As of today, the ACC is a 14-team-plus-Notre-Dame-sort-of conference. Pittsburgh and Syracuse (and Notre Dame, sort of) joined the conference, expanding the ACC footprint into Pennsylvania and New York (and Indiana, sort of).
New faces means an opportunity for new friends. At the very least, new faces means new places to visit. This fall, our Hoos only go on the road four times: to Pittsburgh, to College Park, to Chapel Hill, and to Coral Gables. The final three are all fairly familiar territory for Cavalier fans. Which brings us back around to those new faces.
Cardiac Hill, SB Nation's Pitt blog, was kind enough to answer a few questions for us about how to do Pittsburgh the right way. Read on, and take his wisdom to heart.
Coming into the ACC means reconnecting with some of Pitt's former Big East rivals: Virginia Tech, BC, and Miami. How do y'all feel about making the move, and which rivalry are you most looking forward to reviving?
Pitt fans are, for the most part, pumped about joining the ACC. It's a good fit for academics and sports, offers a great deal of stability, and also allows Pitt to connect with some old rivals. For me, out of the three teams, it's got to be Virginia Tech. Pitt has a great track record against the Hokies' football program with some big wins over them. Miami is the big name, but the Panthers haven't fared nearly as well against them. For whatever reason, Pitt has given Virginia Tech fits over the years.
In June, every fan base seems to see their team as simultaneously finishing 12-0 and 0-12. From what you've written, it sounds like there's a lot of uncertainty about the 2013 Pitt Panthers. What are you hoping for, and what are you expecting? Who's going to fill Tino Sunseri's shoes?
We probably end up saying this quite a bit, but I truly believe this is one of the years with the most question marks surrounding the team. Pitt lost their projected starter at running back, Rushel Shell, to a transfer to UCLA. Shell was a true freshman last year, a local kid, and one of the top running back recruits in the nation - so his loss hurts quite a bit. The offensive and defensive lines are units with a ton of question marks and there's not a lot of quality depth. Pitt is also breaking in a new kicker with the loss of Kevin Harper. Then there's the loss of Tino Sunseri, who started to put things together last year and played reasonably well overall. At quarterback, the job will most likely go to senior transfer Tom Savage, who comes to Pitt from Arizona. Redshirt freshman Chad Voytik is in the mix and had a strong spring game, but at this point, the job looks like Savage's to lose.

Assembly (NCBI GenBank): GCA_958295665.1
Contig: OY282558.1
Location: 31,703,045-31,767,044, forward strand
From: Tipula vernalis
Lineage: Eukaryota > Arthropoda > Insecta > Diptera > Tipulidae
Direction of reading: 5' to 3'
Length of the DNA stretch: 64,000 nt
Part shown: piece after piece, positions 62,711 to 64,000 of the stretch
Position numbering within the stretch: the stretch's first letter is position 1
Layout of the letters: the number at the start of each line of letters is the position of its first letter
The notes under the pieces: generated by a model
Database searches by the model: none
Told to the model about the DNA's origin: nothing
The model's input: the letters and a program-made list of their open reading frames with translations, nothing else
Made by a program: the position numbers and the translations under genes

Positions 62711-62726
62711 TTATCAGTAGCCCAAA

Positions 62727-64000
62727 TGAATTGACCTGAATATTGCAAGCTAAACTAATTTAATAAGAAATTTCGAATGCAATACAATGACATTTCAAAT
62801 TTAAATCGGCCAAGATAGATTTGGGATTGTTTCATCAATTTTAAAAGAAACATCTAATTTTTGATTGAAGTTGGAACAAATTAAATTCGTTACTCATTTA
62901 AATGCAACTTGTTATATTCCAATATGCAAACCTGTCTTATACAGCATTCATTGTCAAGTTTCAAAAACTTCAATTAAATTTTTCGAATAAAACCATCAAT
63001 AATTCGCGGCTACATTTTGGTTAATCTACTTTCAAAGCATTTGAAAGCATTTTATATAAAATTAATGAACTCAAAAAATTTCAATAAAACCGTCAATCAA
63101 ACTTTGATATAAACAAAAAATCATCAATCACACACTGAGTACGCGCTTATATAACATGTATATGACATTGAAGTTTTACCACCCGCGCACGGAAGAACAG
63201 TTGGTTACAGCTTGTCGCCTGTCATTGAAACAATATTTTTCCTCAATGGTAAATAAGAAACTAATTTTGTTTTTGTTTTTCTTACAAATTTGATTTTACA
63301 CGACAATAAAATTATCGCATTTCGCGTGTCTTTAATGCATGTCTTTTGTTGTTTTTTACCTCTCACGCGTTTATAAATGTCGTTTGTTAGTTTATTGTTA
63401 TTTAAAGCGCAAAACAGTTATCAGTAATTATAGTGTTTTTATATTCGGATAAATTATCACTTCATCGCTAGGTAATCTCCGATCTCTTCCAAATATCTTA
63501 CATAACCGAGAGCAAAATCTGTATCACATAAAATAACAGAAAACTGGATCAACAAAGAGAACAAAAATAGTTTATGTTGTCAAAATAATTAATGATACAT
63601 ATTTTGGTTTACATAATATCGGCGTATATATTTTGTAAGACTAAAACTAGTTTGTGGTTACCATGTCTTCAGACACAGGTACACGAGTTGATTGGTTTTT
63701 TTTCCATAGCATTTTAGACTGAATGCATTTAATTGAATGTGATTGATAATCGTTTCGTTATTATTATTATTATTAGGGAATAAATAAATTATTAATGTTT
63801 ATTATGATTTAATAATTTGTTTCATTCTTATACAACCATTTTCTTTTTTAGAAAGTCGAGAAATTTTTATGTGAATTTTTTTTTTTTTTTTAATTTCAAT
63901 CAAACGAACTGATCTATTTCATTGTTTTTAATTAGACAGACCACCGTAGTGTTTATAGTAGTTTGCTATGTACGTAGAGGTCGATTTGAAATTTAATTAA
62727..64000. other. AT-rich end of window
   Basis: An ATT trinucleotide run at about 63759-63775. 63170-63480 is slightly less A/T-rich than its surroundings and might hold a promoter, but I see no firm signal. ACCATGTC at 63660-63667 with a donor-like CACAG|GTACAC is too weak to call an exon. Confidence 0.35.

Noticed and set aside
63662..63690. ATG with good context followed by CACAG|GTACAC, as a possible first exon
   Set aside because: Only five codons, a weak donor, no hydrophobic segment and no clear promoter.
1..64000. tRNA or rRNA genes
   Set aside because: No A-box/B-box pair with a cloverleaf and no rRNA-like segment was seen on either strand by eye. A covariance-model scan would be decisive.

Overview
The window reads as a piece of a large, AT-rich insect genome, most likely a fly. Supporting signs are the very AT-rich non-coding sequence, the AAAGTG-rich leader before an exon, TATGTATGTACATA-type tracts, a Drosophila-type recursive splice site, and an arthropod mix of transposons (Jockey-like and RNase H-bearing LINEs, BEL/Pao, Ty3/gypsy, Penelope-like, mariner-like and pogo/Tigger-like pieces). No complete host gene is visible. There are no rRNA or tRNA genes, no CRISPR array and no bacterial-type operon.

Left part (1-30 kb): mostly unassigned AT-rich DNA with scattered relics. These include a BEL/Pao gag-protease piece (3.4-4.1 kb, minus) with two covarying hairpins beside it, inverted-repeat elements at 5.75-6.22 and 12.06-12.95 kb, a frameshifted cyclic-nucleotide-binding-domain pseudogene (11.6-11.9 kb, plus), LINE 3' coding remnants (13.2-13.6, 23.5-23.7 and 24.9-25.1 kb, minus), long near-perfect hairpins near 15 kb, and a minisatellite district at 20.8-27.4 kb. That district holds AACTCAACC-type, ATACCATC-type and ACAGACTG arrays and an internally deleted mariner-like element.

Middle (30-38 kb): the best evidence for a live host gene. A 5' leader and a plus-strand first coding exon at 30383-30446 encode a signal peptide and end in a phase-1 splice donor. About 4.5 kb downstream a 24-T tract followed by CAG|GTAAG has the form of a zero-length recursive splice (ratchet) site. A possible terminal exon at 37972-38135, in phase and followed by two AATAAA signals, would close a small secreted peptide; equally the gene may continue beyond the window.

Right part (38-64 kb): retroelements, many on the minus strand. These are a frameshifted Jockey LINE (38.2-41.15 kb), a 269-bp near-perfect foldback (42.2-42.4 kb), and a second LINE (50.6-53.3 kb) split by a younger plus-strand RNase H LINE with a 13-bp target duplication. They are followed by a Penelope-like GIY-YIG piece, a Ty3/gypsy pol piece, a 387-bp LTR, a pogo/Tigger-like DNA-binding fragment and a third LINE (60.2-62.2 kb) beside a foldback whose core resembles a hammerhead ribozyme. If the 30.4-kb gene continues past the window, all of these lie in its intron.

I think Pitt's ceiling this year would be eight wins, but realistically, the team is probably more in the 6-7 category. The Panthers had some terrible struggles last year early on, but settled down and actually played pretty well against the better teams on their schedule. They had Notre Dame beaten before falling apart late, played respectively against a very good Louisville team, and beat up on a nine-win Rutgers team. The Panthers have a challenging schedule, but they could be competitive in some of their tougher games. Still, there are far too many questions to expect Pitt to have a great year.
How would you recommend visitors get to Pittsburgh? Drive up 81 and brave the Turnpike? Is it worth flying, or is the airport too inconvenient to mess with?
I'd almost always prefer to fly anywhere, so I'm the wrong person to ask. But I've been on the Turnpike plenty of times and it's generally pretty reliable. Pittsburgh's airport is an international one and has any number of flights going anywhere.
Any tips on areas of the city—or of neighboring burgs—to seek out or avoid? What's going to be the best place for families traveling together, or for younger fans looking to get out and enjoy the nightlife?